I am remembering back to Feb 2 and the groundhog's prediction of 6 more weeks of winter. Looks to me like the groundhog nailed it as well.

I have had enough winter for this year. Bring on the warm weather!

R2B
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Old 02-25-2008, 09:36 PM   #5
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Default Tracking a bit more to the south

Just checked the radar and from what I am seeing, the storm is tracking a bit south of the NWS forecast. If this holds, look for a bit more snow in the lakes region with little or no mixing. A more southern track will move the rain/snow line into Mass. and make the lakes region snow more like 10:1 or 12:1 snow. There is a good amount of moisture with the storm so if it is all snow, we should go over 100" with this event.

Time will tell, but that is what it looks like right now.

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Old 02-26-2008, 12:34 AM   #6
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Default

That wouldn't surprise me... currently we have mostly clear skies over the lake with calm winds, and this is allowing the air to chill off rapidly from today's taste of spring. Currently we're 20 degrees and dropping at an average of 1.6 deg. per hour. Dewpoint dropping slowly from 14, baro perfectly steady. Satellite loop shows clouds right on New England's doorstep so I don't think this radiational cooling will last more than another couple of hours.
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Old 02-26-2008, 12:59 PM   #7
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Default The storm has begun

Snow began across the lake around 11 a.m. and remains light. A winter storm warning is in effect from 2 p.m. through tonight and into tomorrow morning.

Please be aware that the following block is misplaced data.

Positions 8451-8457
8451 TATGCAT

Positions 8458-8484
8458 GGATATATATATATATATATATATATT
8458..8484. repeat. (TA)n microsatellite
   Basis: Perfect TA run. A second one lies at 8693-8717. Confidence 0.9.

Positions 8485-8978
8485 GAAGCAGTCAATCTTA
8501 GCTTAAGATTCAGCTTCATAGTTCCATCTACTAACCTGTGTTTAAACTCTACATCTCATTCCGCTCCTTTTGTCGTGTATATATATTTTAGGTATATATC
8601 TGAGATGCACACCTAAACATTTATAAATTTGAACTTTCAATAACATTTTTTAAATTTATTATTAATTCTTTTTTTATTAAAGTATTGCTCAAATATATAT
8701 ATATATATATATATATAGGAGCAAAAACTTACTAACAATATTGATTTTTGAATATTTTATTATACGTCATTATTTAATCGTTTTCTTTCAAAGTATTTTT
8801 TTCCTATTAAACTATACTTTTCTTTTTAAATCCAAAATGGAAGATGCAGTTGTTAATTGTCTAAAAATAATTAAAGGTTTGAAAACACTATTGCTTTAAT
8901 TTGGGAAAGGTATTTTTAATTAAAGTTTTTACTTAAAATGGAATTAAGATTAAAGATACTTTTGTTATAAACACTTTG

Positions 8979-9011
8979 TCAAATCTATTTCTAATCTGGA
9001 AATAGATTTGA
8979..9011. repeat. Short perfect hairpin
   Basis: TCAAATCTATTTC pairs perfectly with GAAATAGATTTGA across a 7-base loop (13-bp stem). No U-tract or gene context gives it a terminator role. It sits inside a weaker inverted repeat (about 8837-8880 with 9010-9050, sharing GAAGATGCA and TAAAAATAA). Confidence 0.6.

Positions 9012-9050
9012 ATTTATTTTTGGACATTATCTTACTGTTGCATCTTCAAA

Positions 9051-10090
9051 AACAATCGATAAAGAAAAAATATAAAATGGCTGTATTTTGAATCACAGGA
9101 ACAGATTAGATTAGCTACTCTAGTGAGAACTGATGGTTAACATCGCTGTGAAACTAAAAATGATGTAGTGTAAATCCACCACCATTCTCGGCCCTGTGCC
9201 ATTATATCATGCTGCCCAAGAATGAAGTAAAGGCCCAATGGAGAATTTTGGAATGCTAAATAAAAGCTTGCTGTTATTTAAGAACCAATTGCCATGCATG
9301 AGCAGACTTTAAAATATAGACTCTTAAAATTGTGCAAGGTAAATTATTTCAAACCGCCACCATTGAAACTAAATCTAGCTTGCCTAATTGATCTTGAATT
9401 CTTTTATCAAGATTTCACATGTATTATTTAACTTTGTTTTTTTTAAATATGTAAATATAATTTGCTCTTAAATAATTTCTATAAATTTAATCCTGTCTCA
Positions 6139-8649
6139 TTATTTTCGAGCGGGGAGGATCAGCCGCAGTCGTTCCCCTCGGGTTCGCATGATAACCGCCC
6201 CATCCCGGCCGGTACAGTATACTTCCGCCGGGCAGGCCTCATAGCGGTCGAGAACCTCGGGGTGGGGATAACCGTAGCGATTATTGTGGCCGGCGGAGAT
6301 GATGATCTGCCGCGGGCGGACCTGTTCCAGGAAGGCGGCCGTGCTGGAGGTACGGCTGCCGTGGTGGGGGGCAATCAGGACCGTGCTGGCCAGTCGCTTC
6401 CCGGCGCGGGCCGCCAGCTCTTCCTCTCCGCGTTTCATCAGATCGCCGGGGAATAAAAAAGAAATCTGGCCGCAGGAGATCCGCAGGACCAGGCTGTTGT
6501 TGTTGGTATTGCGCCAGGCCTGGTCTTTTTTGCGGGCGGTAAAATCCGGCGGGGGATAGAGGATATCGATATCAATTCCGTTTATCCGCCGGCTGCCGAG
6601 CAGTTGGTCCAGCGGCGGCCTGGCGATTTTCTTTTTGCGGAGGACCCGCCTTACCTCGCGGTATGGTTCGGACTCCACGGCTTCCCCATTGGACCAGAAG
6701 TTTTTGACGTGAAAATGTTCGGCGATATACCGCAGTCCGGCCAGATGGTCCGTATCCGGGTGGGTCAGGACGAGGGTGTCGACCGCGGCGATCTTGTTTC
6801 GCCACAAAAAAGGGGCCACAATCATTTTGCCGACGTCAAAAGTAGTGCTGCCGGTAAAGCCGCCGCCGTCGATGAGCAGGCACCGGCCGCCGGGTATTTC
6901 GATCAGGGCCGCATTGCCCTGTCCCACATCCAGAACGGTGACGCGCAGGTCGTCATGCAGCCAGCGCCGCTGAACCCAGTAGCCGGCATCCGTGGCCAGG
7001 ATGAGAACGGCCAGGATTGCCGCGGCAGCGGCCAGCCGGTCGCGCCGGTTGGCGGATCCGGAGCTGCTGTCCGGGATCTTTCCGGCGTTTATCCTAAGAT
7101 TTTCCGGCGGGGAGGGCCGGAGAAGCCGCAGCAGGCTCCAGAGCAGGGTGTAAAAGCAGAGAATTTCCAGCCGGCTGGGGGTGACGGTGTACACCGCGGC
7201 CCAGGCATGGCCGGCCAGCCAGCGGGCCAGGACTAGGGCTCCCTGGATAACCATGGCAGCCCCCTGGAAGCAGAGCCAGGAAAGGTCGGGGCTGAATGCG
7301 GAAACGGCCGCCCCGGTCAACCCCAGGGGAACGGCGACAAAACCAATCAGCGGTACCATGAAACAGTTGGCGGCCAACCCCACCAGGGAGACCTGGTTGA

So far it's melting on the pavement because of yesterday's warmth, which means this layer of liquid will be freezing as the snow becomes heavier. This will make the roads very slippery as soon as the snow begins to accumulate on them. Also, the relatively warm temps with this storm mean there will be a lot of water content in the snow, adding to the slip-slide factor.

For kids it means snowball fights and snowmen, and for skiers it means a good dumping of snow that's not going to blow away or evaporate after it falls.

On that note, the mountains will probably get more than a foot from this storm - perhaps 18 inches.
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Old 02-26-2008, 09:47 PM   #8
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Default You're right on the money so far

Quote:
Originally Posted by Resident 2B View Post
Just checked the radar and from what I am seeing, the storm is tracking a bit south of the NWS forecast. If this holds, look for a bit more snow in the lakes region with little or no mixing. A more southern track will move the rain/snow line into Mass. and make the lakes region snow more like 10:1 or 12:1 snow. There is a good amount of moisture with the storm so if it is all snow, we should go over 100" with this event.